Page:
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Compounds In Legume May Be Helpful In Treating Cancer

Researchers at Centre of Excellence for Integrative Legume Research (CILR) have screened legumes, the plants which obtain useable nitrogen from soil bacteria// in their roots, for biological activity and they identified a number of compounds, which could potentially prevent the formation of a blood supply to tumours. Without an adequate blood supply tumours stop growing and ultimately can regress.

The CILR has lodged a complete patent application for compounds to treat cancer.

The research has attracted major international interest for intensive collaboration and joint development.

The discovery has resulted in a formal research collaboration which is currently underway with French "CSIRO-equivalent" Centre National de la Recherche Scientifique. Co-investment discussions are also in progress with a New Zealand company.

The CILR formed a commercialisation business "Meristomics" last October to commercialise plant research discoveries. CILR's partner universities (the University of Queensland, Australian National University, University of Newcastle and University of Melbourne) passed on their commercialisation rights to Uniquest Pty Ltd, the University of Queensland's main commercialisation company.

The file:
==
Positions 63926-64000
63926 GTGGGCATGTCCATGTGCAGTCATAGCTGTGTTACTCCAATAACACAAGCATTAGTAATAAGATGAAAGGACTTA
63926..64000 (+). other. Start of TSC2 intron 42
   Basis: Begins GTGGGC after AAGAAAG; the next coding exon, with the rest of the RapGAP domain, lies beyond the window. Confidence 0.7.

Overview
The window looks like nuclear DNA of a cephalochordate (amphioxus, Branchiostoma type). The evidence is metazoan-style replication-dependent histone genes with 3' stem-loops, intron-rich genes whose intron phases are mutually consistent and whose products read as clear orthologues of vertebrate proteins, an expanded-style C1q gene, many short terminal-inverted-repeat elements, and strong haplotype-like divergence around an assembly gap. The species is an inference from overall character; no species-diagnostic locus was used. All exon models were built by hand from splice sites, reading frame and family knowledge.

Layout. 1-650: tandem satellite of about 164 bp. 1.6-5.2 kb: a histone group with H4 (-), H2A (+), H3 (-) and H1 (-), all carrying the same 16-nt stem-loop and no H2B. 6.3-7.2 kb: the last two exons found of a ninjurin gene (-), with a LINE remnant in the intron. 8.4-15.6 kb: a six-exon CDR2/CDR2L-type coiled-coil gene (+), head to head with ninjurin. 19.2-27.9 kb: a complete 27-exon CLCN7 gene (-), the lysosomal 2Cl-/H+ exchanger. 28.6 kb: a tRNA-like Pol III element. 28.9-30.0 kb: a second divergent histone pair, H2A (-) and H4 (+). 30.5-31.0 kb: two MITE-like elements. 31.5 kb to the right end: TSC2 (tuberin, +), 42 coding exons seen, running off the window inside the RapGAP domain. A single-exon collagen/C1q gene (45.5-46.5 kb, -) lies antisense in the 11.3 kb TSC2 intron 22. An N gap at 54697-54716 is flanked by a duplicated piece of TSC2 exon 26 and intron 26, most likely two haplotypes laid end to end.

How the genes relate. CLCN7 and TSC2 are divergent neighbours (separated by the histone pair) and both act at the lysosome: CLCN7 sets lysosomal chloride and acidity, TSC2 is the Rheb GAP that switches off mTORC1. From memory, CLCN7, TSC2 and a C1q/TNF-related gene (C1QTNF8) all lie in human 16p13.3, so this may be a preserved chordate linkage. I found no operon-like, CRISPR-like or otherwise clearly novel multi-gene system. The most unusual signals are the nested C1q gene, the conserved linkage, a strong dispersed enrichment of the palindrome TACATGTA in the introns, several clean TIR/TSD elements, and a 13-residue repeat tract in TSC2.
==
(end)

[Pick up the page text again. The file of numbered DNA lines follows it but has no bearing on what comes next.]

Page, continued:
Meristomics Chief Executive Officer Ian Harris said successful completion of this patent demonstrated that Meristomics was an effective model for commercialisation involving multiple partner universities.

"Through UniQuest, Meristomics had immediate access to substantial commercial expertise and is looking to build on its patent success by attracting further funding to progress the research," Mr Harris said.

The anti-cancer molecules are produced by legumes during the early symbiotic relationship with soil bacteria known as rhizobia. Rhizobia induce legumes to form tiny new root organs called "root nodules." The bacteria live in the nodules and provide the plant with useable nitrogen it can convert into proteins.

CILR Chief Investigator Professor Chris Parish's group, based at ANU's John Curtin School of Medical Research, developed the bioassay used to identify the compounds as potential therapeutic agents.

"We have identified several compounds derived from the legume interaction with rhizobium bacteria that show strong anti-angiogenic activity.

"They are promising therapeutic molecules which clearly warrant further investigation," Professor Parish said.

CILR Director Professor Peter Gresshoff said the current research success highlighted the importance of a critical mass of multidisciplinary biological scientists working together.

"The CILR was formed in 2003 through the Australian Research Council (ARC) Centres of Excellence scheme to create the scale and focus required to build on existing research strengths through collaboration, and to be internationally competitive.

"ARC core funding and major support through Queensland Government Smart State research funding has been vital in building capacity. It has enabled this marvellous research outcome," Professor Gresshoff said.


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